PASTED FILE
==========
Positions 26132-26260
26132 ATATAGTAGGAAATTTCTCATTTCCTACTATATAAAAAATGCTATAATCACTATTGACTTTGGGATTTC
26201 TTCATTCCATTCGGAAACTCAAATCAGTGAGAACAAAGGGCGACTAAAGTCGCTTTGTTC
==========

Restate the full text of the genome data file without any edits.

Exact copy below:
Positions 26132-26260
26132 ATATAGTAGGAAATTTCTCATTTCCTACTATATAAAAAATGCTATAATCACTATTGACTTTGGGATTTC
26201 TTCATTCCATTCGGAAACTCAAATCAGTGAGAACAAAGGGCGACTAAAGTCGCTTTGTTC